By Marcus Shockley
The NCAA enacted sweeping reforms this week intended to help clean up its image and stem some of the scandals that have beset the organization over the past few years. One of the reforms is the reintroduction of a stipend to the players of up to $2,000 intended to help cover the full cost of attendance:
The board approved a measure allowing conferences to vote on providing up to $2,000 in spending money, or what the NCAA calls the full cost-of-attendance. Emmert insists it is not pay-for-play, merely the reintroduction of a stipend that existed for college athletes until 1972. He also compared it to the stipends received by other students who receive non-athletic scholarships.
While some thought the numbers should be higher, it is a step in the right direction. The new reforms also solidifying a plan that was introduced in August, in which teams scoring below 900 on the four-year average would be ineligible for postseason play, unless the team averaged 930 on the two most recent years of data. Of course, this immediately sets off a lot of speculation over certain schools in recent memory who might not have been allowed to compete in the Big Dance (or, for football teams, the BCS bowls) had these reforms been in place previously. The most noticeable example is UConn:
After posting an 826 last year, a UConn official has said this year’s mark will be approximately 975. It would give Connecticut a two-year score of 900.5 and a four-year average of 888.5 — both too low to make the basketball tourney.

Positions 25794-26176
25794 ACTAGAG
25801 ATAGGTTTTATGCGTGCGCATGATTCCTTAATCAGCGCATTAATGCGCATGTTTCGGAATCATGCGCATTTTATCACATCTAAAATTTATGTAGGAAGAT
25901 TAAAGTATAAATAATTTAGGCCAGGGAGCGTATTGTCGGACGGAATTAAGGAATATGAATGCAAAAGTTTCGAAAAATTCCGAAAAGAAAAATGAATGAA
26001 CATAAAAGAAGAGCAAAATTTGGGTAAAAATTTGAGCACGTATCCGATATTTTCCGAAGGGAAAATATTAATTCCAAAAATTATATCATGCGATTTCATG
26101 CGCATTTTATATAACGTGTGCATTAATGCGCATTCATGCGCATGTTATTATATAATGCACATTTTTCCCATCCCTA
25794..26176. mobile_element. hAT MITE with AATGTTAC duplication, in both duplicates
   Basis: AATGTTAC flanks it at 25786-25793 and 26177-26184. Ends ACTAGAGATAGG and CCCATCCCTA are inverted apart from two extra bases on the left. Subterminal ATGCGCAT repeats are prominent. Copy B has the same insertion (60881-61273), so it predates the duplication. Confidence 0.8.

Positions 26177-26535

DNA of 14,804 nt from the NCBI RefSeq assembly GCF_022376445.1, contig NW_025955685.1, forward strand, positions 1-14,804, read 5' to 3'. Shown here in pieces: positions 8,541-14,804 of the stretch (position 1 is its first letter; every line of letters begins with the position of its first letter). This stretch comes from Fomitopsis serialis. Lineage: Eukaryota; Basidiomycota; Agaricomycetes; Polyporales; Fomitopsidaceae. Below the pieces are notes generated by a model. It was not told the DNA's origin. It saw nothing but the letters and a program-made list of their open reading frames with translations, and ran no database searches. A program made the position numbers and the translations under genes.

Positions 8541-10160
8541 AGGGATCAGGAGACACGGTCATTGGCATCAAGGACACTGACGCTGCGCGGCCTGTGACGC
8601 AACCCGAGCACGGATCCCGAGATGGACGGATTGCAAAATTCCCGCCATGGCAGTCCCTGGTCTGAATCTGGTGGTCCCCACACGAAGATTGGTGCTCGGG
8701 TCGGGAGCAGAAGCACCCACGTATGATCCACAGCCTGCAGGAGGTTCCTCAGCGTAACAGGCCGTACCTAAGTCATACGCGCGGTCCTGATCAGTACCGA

While these moves are a good thing, they are merely a small step in the right direction. The concept of recruiting violations and other types of pay-for-play are unlikely to be affected by these moves; the money is just too great at certain levels to stop it with the NCAA’s own conflict of interest in this area.
It’s difficult for the NCAA to balance between enforcement of rules of amateurism while at the same time raking in massive revenue on March Madness and other television deals. The NCAA has, in recent years, pursued infractions which infringe on their revenue stream (such as the attack on Rivals, Scout and 247Sports) while not going after the very same deals at other media outlets (ESPN, CBS), perhaps because of the revenue deals the NCAA has in place with those media outlets. The problem in college sports isn’t the average athlete at a mid major school. It’s the big time players who are almost certainly destined for a pro paycheck, and the NCAA makes money off of those players just like the infamous runners, agents and shoe reps that everyone says are destroying grassroots basketball.
You have to wonder if the shoe companies, who are almost directly in opposition the NCAA (but also have revenue deals with several schools) haven’t considered their own ‘minor’ league circuit to replace the college circuit, one step above AAU. It’s not that far-fetched, and that might be the biggest concern the NCAA has on the horizon.
However, for fans of the game and who understand that for many players, this is their best shot at a college education, these reforms will likely help them, and that’s good.